A faster, longer, more powerful and more well-defined right wave can be found just west of La Cicer, on the west side of the small docks. The shore is facing more towards the north, so it takes a bit more swell compared to La Cicer. The entry and the bottom is rocky, and the wave is well defined, so it’s not hard to figure out how to get to the line-up. It’s a faster, more powerful right wave. Don’t go there to learn, go there to surf. If you need to learn, walk a bit east to La Cicer. There is a nice large parking close to the spot, but if you are in the Las Canteras part of the city, it’s not really that far to walk to Lloret – it’s really close to La Cicer, just a bit to the left.
A nice right wave. The shore is facing to the south-west, so the perfect swell for it is from the west side, which means that it’s often smaller than the other spots, or even flat. However, when the swell picks up, there is a well defined, powerful and fast right wave, used also for different competitions. There may be some localism present. Access to the beach by foot from the city, from the beach of Las Canteras, can be quite a tiring experience with a board in hand, but it’s not impossible. However, there is a nice large parking where you may always find some space, so the best way to go there is by some kind of a car. The beach is taken care of and nice, but in general, you won’t find a bar, rental or medics there – it’s like “being out of the city” a bit already.
The rentals, the stay, the city offerings
For the stay, check out Booking.com or Airbnb.com and look at the places close to the beach on the north side if you are going to the stay there for holidays. For surfing holiday, I can highly recommend La Ventana Azul – it’s a super-nice living hostel with a view of the beach on the terrace and a relaxed surf-life atmosphere. You can even get a private room there, but if you’re into hostel living, don’t look any further. Besides, there are some other hostels in the city.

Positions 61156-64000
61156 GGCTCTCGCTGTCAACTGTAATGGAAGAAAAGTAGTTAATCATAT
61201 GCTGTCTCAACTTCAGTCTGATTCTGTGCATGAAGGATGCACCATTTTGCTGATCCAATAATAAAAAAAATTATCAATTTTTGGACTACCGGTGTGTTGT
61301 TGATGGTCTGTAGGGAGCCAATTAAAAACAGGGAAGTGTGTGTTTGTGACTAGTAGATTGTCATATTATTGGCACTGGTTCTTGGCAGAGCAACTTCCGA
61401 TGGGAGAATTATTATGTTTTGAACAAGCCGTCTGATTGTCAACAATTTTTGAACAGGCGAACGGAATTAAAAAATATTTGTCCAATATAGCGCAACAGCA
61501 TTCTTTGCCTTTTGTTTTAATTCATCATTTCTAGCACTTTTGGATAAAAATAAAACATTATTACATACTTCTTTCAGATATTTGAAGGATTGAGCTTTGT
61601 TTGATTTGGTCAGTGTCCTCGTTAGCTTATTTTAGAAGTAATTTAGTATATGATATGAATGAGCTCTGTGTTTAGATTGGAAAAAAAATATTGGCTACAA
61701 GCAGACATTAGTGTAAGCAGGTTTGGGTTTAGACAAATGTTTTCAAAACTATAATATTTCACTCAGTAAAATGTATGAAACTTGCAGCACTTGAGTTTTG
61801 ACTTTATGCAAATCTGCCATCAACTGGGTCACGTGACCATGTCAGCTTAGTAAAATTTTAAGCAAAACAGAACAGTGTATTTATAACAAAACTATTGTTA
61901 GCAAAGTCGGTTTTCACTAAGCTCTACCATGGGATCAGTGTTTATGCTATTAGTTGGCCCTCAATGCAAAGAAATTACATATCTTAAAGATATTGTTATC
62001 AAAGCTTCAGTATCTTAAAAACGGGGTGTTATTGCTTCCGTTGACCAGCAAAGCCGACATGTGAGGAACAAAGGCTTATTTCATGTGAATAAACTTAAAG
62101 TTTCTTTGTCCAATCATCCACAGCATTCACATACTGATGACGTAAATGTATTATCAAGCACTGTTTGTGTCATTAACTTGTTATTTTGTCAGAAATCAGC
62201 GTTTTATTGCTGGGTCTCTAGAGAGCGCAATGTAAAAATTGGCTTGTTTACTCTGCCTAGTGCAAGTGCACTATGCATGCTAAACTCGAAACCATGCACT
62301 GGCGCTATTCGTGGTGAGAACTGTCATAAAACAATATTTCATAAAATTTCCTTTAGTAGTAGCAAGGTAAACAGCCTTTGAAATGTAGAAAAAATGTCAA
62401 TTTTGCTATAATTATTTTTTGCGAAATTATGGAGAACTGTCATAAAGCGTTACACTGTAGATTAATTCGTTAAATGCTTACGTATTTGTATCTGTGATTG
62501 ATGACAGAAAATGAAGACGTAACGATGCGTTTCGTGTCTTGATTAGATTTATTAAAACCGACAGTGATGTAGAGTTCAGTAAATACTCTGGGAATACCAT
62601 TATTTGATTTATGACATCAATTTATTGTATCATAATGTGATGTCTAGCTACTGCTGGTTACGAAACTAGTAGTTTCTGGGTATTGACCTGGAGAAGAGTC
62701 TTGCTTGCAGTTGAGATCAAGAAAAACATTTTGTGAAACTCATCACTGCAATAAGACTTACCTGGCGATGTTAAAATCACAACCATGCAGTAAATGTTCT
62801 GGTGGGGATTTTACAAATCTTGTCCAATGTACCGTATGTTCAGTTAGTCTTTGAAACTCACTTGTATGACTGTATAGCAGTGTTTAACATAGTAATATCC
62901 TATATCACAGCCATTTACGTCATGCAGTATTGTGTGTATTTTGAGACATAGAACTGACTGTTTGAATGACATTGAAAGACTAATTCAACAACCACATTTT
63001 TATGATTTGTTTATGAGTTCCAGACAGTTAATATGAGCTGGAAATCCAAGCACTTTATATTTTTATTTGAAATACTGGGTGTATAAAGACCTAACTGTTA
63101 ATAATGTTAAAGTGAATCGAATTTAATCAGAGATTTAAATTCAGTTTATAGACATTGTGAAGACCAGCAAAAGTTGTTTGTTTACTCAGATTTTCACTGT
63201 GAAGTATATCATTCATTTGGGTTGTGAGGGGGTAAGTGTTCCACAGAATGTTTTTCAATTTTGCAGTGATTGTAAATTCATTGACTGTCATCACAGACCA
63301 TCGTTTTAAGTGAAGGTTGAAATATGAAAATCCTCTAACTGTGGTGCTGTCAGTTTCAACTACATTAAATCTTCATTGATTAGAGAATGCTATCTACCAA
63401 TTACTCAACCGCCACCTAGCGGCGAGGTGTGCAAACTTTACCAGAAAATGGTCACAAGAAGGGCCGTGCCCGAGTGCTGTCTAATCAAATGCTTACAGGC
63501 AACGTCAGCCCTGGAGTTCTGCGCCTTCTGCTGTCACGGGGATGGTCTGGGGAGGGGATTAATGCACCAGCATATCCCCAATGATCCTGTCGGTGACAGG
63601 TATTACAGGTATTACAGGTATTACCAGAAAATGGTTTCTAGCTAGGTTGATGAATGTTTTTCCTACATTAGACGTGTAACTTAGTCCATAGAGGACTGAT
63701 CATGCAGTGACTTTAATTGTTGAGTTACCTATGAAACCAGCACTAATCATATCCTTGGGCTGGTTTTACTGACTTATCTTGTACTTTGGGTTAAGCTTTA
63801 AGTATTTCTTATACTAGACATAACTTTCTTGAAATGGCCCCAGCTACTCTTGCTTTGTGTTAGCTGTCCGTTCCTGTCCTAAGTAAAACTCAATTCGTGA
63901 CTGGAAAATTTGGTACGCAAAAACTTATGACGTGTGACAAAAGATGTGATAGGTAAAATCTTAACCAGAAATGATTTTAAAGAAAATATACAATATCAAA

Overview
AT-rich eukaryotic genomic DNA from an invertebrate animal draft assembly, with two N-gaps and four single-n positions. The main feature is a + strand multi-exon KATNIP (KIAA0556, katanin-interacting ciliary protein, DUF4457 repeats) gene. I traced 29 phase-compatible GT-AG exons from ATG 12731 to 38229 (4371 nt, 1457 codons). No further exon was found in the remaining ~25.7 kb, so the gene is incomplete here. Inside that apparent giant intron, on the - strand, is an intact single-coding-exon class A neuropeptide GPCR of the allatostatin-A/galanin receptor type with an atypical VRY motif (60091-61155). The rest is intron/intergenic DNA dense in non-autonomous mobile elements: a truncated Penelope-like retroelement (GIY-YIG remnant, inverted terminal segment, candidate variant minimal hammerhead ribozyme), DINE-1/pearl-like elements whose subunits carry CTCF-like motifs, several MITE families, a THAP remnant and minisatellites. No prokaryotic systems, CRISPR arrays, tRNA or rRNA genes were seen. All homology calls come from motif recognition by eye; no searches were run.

You may rent a board in one of the many rental shops at La Cicer. They are not hard to find if you are on the promenade (“paseo”): look in one side to see the waves, and look the opposite side – and you’ll see the rental (or a sign directing you to a rental). 🙂
As we’re talking a city here, you may rest assured that there will be something to eat and to do outside your surfing endeavours. There is a shopping center close to La Cicer, and a bunch of smaller markets (ask for HiperDino or Mercadona for serious purchases) and restaurants all around. There are also some clubs in the city in case you want to get some loud music, and on the weekends, the atmosphere is generally pretty nice in the bars on the paseo. Between La Cicer and Lloret, there is also “Plaza de musica” which means “The music square”, which is alive on the weekend evenings. On Thursdays, the old part of the city, accessible with the bus (number 17 I think) or by taxi, gets alive. You can get a beer and a tapa there for an euro or so, and many people go there.
You may also rent a car in the city and make a trip to the north (or even south, if it works) shore for surfing, visit the scenic west shores of Gran Canaria, or rent a bike and make a trip towards the inside of an island. We’ll write about the other (surf/mtb) spots in some other posts, later on.
Questions? Corrections? Additions? Let us know in the comments below!
Matic is tech startup guy who loves to spend time outside. In his free time he is an true outdoor freak – he tends to surf, run and ride a mountain bike, and in the winter time just loves powder skiing and snowboarding. Matic also loves to travel, often has to because of work, and even more often because he wants to 🙂